In many social species, group members form strong social bonds. Such strong bonds are well-known to generate long-term fitness benefits, but they are also expected to influence short-term behavioural decisions. Here, we use field observations and an experimental manipulation to investigate whether variation in social-bond strength (as determined from grooming interactions) influences nearest-neighbour choices while foraging in wild dwarf mongooses (Helogale parvula). Preferred grooming partnerships (PGPs), representing particularly strong bonds, were found predominately between male–female dyads but among a range of dominance-status dyads. When searching for food, dwarf mongooses with PGPs were more likely than expected by chance to forage close to a preferred grooming partner. Foraging near a strongly bonded groupmate might reduce the predation risk or increase foraging opportunities and the transfer of social information. In addition, there could be stress-reducing benefits, although our field experiment provided no evidence that nearest-neighbour preferences for strongly bonded groupmates were additionally favoured, or indeed disrupted, in the aftermath of a short-term stressful event. Investigating the potential influence of strong social bonds on short-term behavioural decisions with potential fitness consequences is important for our understanding of social interactions and cooperation.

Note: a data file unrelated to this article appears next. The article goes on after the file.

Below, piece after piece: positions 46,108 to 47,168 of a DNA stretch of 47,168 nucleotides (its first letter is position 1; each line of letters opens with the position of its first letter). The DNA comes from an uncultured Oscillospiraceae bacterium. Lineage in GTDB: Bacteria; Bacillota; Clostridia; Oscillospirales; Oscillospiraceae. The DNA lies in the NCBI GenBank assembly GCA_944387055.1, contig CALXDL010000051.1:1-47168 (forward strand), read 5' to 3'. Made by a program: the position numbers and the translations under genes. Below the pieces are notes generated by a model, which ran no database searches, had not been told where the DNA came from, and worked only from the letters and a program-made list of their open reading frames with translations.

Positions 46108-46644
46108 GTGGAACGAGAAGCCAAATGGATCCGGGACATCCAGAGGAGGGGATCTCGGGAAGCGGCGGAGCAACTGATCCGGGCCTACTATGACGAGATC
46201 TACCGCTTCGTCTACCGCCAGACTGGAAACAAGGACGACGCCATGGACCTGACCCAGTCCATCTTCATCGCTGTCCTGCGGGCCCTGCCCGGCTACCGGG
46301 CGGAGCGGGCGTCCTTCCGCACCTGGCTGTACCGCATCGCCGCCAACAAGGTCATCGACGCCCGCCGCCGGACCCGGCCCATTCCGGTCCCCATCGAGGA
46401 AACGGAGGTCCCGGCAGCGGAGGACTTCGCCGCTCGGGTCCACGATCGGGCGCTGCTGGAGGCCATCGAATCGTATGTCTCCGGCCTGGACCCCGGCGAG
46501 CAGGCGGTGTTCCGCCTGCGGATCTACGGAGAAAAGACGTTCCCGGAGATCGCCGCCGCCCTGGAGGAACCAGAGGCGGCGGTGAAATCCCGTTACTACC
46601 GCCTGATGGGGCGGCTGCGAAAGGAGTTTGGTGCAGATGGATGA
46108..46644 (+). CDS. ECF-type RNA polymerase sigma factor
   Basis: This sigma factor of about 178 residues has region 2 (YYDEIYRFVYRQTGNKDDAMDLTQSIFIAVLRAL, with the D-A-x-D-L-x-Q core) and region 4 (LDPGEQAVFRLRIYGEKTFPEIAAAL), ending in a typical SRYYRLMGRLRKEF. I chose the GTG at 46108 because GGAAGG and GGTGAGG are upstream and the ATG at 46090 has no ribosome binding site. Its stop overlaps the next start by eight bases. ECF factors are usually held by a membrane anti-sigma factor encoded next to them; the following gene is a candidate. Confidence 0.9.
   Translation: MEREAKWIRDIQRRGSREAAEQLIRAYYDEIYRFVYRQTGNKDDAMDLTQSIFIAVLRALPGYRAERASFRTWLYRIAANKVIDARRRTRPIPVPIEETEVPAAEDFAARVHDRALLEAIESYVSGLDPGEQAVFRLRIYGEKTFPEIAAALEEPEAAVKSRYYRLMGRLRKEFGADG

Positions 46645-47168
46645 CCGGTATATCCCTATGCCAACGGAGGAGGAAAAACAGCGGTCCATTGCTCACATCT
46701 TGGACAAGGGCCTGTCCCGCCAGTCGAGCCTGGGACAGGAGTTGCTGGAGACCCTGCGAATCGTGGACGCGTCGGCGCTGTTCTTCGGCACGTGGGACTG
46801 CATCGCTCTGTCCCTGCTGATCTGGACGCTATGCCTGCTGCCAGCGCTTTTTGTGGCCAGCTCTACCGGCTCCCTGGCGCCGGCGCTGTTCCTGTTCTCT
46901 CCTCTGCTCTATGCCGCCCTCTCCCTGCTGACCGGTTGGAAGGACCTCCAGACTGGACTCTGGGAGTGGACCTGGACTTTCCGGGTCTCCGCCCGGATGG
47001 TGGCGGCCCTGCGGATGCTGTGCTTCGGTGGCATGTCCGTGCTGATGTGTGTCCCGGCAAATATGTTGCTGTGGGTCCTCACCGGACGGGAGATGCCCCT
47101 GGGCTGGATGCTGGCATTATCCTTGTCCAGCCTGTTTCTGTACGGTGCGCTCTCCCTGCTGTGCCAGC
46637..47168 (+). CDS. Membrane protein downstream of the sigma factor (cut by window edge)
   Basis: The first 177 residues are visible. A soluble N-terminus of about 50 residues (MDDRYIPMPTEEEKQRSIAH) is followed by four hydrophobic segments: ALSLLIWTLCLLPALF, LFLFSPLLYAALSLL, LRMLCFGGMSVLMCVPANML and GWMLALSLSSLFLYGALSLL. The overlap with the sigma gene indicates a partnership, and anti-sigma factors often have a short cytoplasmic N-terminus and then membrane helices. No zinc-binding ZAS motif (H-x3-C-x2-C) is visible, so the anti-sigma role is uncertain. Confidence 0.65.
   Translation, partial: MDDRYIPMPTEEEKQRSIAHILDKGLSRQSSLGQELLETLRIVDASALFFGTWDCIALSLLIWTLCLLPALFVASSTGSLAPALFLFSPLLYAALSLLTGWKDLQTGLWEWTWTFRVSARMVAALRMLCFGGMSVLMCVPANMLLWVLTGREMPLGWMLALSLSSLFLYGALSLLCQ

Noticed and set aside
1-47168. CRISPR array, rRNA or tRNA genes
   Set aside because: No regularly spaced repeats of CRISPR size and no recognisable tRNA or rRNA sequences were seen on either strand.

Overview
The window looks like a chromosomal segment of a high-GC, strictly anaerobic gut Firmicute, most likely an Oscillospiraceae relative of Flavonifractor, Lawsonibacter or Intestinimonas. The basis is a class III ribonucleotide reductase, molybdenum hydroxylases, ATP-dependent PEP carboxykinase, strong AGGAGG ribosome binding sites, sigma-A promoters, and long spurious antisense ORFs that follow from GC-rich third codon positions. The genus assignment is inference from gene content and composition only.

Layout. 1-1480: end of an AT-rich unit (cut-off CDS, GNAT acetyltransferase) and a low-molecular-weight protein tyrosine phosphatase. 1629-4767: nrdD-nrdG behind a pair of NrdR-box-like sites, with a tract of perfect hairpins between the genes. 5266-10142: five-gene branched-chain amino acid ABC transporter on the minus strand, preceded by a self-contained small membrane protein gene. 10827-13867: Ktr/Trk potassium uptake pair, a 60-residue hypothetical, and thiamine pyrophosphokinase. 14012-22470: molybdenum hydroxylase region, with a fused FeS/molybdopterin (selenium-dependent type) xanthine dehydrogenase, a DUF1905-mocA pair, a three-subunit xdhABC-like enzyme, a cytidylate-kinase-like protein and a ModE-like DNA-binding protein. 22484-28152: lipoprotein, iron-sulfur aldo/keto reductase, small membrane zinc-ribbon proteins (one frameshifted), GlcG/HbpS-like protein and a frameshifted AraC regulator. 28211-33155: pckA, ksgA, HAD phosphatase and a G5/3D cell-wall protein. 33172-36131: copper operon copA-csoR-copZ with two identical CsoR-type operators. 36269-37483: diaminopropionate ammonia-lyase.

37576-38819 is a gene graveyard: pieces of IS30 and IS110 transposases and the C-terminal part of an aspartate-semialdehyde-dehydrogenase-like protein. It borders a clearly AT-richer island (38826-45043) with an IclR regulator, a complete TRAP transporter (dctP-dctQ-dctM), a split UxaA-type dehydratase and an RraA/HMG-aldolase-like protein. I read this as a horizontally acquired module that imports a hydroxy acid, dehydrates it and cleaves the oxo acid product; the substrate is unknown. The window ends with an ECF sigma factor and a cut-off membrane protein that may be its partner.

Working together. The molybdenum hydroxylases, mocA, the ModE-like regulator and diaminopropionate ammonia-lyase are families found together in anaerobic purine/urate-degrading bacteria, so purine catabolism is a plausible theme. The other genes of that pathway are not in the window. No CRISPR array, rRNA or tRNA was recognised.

Bibliographical noteFunding Information:
This research was supported by a University of Bristol Science Faculty Studentship (to J.M.K.) and a European Research Council Consolidator Grant 682253 (to A.N.R.).
© 2021, The Author(s), under exclusive licence to Springer-Verlag GmbH Germany, part of Springer Nature.
- Social bonds
- Foraging behaviour
- Anti-predator behaviour
- Vocal communication
- Dwarf mongoose